Ethiopia is now polio-free. But what about the rest of the world?

Screenshot of polio outbreaks from the Council on Foreign Relations.

On Sunday, officials at the World Health Organization announced that two years after an outbreak in the Horn of Africa, Ethiopia had successfully interrupted the transmission of the wild polio virus in the country.

That’s certainly cause to celebrate, but in many parts of the world, children still suffer from vaccine-preventable diseases, including polio. In this week’s Three Stats and a Map, we take a look at polio in 2015 – where it still happens what the future looks like.

Check out the graphic below for statistics from the Global Polio Eradication Initiative. Then you can spend some time playing with this interactive map of vaccine-preventable outbreaks from the Council on Foreign Relations. I set my map (as shown in the top image) to only show polio outbreaks, but you can choose for yourself what you want to see.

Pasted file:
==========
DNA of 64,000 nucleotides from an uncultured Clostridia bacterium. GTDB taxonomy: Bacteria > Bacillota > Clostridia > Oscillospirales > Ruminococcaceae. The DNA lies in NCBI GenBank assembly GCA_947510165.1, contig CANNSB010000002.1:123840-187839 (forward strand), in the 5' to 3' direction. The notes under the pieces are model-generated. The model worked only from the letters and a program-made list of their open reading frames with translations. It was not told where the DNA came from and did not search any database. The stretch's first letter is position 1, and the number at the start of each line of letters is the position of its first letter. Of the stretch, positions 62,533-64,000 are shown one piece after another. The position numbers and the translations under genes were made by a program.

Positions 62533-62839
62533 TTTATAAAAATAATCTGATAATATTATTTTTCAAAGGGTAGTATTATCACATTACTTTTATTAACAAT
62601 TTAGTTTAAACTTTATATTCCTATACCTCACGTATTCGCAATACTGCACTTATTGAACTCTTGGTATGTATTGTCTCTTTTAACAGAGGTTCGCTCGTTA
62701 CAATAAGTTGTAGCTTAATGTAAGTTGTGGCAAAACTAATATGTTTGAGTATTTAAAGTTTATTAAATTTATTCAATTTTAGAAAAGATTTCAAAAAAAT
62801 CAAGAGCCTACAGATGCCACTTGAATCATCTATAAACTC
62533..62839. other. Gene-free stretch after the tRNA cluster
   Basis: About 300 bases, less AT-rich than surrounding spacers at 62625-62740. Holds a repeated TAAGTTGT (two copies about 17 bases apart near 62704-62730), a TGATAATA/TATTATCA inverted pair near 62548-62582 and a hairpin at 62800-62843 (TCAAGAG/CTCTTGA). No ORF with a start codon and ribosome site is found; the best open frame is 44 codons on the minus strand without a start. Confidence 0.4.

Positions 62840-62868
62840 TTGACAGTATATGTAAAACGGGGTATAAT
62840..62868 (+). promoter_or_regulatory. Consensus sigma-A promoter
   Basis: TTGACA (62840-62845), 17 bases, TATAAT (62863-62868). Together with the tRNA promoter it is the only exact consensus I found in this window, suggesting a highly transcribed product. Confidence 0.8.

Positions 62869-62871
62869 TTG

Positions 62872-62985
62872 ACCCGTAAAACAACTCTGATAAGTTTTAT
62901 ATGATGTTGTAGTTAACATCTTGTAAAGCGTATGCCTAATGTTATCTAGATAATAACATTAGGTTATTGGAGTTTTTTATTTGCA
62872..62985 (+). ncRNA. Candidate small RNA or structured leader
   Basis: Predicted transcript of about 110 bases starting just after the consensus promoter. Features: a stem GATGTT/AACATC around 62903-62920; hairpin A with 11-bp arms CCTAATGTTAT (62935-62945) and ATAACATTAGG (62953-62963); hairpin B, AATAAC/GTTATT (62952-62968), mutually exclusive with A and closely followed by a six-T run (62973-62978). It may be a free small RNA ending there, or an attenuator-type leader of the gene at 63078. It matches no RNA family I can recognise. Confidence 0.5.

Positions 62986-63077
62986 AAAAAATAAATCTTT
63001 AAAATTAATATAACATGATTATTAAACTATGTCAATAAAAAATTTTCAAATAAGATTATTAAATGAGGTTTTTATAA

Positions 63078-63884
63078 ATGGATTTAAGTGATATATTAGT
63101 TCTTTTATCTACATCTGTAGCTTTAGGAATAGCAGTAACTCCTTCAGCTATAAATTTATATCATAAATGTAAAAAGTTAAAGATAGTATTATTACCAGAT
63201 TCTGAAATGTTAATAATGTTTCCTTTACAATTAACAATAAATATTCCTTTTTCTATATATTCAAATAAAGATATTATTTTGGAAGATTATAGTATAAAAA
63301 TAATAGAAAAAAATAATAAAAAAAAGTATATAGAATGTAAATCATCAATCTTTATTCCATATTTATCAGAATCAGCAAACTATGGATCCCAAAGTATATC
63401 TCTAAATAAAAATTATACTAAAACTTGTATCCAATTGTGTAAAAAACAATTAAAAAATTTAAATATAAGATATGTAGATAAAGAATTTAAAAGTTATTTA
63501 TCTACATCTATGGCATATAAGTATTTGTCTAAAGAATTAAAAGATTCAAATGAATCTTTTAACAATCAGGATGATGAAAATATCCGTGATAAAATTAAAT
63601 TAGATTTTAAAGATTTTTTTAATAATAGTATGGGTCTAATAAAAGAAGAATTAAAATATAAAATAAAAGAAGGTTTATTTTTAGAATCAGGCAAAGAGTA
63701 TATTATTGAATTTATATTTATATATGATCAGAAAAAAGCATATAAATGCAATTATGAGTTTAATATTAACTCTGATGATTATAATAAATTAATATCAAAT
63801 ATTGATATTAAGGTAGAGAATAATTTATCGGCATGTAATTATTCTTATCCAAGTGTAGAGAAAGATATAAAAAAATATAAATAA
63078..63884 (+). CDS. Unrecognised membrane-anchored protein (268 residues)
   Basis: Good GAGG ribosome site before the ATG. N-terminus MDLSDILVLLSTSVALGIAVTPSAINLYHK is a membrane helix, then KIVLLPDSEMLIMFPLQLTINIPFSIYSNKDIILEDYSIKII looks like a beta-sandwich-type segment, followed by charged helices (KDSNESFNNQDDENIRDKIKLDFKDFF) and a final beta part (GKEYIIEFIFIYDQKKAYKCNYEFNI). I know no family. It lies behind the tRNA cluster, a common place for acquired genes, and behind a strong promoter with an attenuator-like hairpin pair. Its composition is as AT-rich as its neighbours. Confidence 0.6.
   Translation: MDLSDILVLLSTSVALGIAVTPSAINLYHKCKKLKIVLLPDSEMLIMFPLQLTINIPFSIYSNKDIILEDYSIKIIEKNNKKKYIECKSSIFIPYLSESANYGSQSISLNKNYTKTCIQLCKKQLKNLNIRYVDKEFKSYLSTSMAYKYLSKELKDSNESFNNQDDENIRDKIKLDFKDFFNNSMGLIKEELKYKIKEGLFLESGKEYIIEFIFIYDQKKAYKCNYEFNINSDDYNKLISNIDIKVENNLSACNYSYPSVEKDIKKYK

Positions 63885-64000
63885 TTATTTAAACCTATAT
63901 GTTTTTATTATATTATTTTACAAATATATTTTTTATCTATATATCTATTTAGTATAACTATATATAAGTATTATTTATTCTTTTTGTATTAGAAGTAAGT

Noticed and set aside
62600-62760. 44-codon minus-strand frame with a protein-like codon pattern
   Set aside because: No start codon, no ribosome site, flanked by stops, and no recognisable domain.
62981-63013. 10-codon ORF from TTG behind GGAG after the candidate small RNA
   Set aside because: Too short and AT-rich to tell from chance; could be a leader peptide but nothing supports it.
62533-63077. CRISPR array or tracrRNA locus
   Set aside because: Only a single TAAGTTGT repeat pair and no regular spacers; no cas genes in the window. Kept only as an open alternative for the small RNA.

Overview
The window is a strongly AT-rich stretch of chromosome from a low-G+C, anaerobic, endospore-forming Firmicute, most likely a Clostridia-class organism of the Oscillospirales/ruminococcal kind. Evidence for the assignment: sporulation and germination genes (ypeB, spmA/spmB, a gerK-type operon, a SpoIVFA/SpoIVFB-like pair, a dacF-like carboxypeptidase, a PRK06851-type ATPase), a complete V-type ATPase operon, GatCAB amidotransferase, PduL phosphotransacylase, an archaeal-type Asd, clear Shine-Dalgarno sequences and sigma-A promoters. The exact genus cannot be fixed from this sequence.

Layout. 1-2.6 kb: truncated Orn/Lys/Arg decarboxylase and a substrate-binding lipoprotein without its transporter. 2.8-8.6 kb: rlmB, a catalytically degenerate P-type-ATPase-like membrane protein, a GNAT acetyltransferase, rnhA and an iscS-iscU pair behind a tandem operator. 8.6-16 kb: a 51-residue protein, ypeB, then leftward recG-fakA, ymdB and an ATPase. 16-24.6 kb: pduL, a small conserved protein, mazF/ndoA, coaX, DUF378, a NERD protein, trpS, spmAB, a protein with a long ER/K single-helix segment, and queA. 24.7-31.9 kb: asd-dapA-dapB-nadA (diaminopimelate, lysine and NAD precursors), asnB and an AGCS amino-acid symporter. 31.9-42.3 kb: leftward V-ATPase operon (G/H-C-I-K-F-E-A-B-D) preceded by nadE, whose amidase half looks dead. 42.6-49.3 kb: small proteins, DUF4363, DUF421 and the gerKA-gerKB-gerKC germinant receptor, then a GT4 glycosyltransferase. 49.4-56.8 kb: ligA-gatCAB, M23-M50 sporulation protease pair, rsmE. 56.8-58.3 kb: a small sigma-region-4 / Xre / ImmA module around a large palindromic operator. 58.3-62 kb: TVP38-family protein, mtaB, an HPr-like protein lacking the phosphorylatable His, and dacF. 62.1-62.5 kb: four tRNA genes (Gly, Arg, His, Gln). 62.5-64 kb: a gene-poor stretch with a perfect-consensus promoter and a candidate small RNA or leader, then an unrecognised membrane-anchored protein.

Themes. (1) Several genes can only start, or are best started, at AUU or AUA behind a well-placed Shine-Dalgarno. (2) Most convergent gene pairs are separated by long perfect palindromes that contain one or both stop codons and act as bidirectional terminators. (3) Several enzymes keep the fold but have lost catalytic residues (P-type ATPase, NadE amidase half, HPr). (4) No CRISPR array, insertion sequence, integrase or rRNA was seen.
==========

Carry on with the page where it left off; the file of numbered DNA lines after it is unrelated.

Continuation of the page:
Infographic by Dawn Cherie Araujo using data from the Global Polio Eradication Initiative. Image is "Girl receiving oral polio vaccine" by CDC Global, used under CC 2.0 / modified

[Dawn Cherie Araujo is Global Sisters Report staff writer, based in Kansas City, Missouri. Follow her on Twitter @dawn_cherie]